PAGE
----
OFFSCREEN VOICE: Go to system state of alert.
UNIDENTIFIED SERVICEMEMBER: Bravo alpha echo zero zero one, target Dallas, Texas.
Lt. Col. TERRANCE DOUGLAS: This time we have a bravo alpha echo zero zero one. The asset threatened at this time is Dallas, Texas, and we will...
MARTIN: Twenty miles away at Schriever Air Force Base, a five-man team would track the incoming warhead and attempt to shoot it down with those interceptors in Alaska and California.
DOUGLAS: We have--are we met and we have a valid track and requesting weapons free for the threat into Dallas, Texas, at this time.
MARTIN: Since the chances of a bolt out of the blue attack are exceedingly low, the team headed by Lieutenant Colonel Terrance Douglas spends most of its time on watch practicing.
DOUGLAS: Roger. For the exercise, we do have a valid track, bravo alpha echo zero zero three into Seattle, Washington, requesting weapons free at this time.
MARTIN: How often do you guys do these exercises?
DOUGLAS: We'll do anywhere from three to seven during our shift.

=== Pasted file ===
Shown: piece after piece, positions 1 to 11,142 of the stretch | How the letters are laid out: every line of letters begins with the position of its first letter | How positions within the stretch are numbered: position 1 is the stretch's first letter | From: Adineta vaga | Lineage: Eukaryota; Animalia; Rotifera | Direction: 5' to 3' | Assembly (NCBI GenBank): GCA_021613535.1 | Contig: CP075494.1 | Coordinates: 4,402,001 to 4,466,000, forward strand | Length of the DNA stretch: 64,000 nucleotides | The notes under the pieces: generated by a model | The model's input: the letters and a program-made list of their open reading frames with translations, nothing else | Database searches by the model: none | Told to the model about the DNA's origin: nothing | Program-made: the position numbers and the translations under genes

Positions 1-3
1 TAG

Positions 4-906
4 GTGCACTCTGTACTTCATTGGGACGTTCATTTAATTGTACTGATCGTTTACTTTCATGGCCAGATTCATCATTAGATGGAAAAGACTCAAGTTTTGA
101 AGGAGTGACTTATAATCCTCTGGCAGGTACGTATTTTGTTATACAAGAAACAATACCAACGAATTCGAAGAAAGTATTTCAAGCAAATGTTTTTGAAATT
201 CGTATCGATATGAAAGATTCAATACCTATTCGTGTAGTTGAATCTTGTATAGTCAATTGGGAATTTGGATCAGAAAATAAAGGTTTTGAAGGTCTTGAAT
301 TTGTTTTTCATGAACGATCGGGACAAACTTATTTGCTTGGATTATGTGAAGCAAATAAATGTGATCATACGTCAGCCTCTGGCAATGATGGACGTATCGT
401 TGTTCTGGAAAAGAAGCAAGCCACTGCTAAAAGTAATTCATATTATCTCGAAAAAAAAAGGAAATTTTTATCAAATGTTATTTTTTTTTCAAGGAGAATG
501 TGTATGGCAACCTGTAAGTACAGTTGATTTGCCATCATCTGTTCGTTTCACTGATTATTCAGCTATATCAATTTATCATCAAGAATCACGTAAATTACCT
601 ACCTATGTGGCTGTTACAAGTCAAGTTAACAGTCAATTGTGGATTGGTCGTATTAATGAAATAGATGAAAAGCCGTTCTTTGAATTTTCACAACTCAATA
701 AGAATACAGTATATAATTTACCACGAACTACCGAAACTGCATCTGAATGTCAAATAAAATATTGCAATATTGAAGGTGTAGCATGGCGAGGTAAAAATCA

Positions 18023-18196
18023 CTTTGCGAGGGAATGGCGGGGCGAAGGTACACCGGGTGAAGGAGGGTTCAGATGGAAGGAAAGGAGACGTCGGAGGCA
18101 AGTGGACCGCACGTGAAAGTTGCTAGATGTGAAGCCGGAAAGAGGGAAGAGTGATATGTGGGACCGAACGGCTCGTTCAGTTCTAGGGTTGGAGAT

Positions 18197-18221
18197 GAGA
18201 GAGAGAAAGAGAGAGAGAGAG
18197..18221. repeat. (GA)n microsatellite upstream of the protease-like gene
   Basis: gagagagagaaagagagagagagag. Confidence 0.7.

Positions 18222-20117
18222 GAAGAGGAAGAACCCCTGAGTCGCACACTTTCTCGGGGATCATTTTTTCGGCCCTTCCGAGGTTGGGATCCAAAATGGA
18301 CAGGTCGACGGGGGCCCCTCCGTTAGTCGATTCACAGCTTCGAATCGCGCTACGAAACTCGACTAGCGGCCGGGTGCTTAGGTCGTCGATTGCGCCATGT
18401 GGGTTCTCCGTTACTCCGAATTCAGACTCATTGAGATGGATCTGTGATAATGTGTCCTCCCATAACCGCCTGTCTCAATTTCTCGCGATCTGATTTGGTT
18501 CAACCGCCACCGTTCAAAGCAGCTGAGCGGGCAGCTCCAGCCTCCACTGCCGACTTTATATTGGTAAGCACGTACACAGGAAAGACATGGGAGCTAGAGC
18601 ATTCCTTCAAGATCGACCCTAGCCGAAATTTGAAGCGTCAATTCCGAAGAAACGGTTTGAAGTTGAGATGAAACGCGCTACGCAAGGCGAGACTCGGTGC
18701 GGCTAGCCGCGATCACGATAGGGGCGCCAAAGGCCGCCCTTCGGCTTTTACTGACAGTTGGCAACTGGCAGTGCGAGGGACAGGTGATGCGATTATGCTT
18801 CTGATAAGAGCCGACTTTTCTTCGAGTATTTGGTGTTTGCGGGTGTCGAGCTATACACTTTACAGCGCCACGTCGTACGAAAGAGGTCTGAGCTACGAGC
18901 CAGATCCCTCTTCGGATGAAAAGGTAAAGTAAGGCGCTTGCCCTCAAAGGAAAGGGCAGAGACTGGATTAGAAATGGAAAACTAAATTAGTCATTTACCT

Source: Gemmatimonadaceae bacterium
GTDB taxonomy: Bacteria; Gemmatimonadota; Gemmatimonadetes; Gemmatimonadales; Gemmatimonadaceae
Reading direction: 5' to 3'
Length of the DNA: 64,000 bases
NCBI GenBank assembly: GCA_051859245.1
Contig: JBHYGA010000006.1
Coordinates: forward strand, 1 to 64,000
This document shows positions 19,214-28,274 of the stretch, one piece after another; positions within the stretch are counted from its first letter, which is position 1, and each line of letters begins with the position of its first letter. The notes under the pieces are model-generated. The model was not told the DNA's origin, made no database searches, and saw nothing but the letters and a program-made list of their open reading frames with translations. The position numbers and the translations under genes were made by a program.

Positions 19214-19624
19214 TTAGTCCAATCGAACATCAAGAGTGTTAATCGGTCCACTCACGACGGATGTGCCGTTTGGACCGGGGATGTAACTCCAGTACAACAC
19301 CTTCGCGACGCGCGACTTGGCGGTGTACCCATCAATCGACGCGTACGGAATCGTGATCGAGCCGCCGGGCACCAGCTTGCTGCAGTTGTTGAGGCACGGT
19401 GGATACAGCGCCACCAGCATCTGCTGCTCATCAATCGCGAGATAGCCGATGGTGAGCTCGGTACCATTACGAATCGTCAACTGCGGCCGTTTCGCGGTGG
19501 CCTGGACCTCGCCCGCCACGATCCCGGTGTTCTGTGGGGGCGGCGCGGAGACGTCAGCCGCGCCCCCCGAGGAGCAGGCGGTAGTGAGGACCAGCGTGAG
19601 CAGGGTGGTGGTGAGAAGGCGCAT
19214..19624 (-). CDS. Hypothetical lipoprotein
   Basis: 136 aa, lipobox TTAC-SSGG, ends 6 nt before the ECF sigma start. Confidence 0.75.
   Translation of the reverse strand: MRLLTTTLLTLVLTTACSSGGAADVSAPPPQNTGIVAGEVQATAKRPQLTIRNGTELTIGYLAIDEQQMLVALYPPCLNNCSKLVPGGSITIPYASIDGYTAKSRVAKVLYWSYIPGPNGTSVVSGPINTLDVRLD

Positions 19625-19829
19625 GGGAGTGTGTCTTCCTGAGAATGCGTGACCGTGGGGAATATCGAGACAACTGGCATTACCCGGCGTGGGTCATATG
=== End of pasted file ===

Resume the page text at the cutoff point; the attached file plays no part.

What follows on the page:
MARTIN: In this exercise, three missiles are headed toward the US; one for Dallas, another for San Francisco and a third for Seattle.
MARTIN: You're looking up there and it's like a video game. If it were the real thing, you guys'd be playing for all the marbles.
DOUGLAS: This particular job here is a--is amazing. You're protecting millions of folk because of what may be fired at you. And they wouldn't know it. They'd be walking down the street, wouldn't know it. Have no idea.
MARTIN: It's an exercise, no real missiles are fired by either side and it all goes like clockwork.
UNIDENTIFIED SERVICEMEMBER: Answer, we are now past time to intercept on bravo alpha echo zero zero three targeting Seattle.
MARTIN: Would that missile defense system that we have today be able to defend against that kind of attack?
PHIL COYLE: Unfortunately, no, it wouldn't.
MARTIN: Phil Coyle used to be the Pentagon's chief weapons tester. Today he's a critic of missile defense.
COYLE: The Achilles' heel of missile defense is decoys and countermeasures.
MARTIN: By decoys you mean what?
COYLE: There would be objEcts like a balloon, for example.
MARTIN: A balloon that would be released by the missile to draw the interceptor away from its target.
COYLE: And out in space, a lead brick and a feather travel at the same speed so the balloon and the reactory vehicle would be traveling alongside each other and you know--wouldn't know which to shoot at.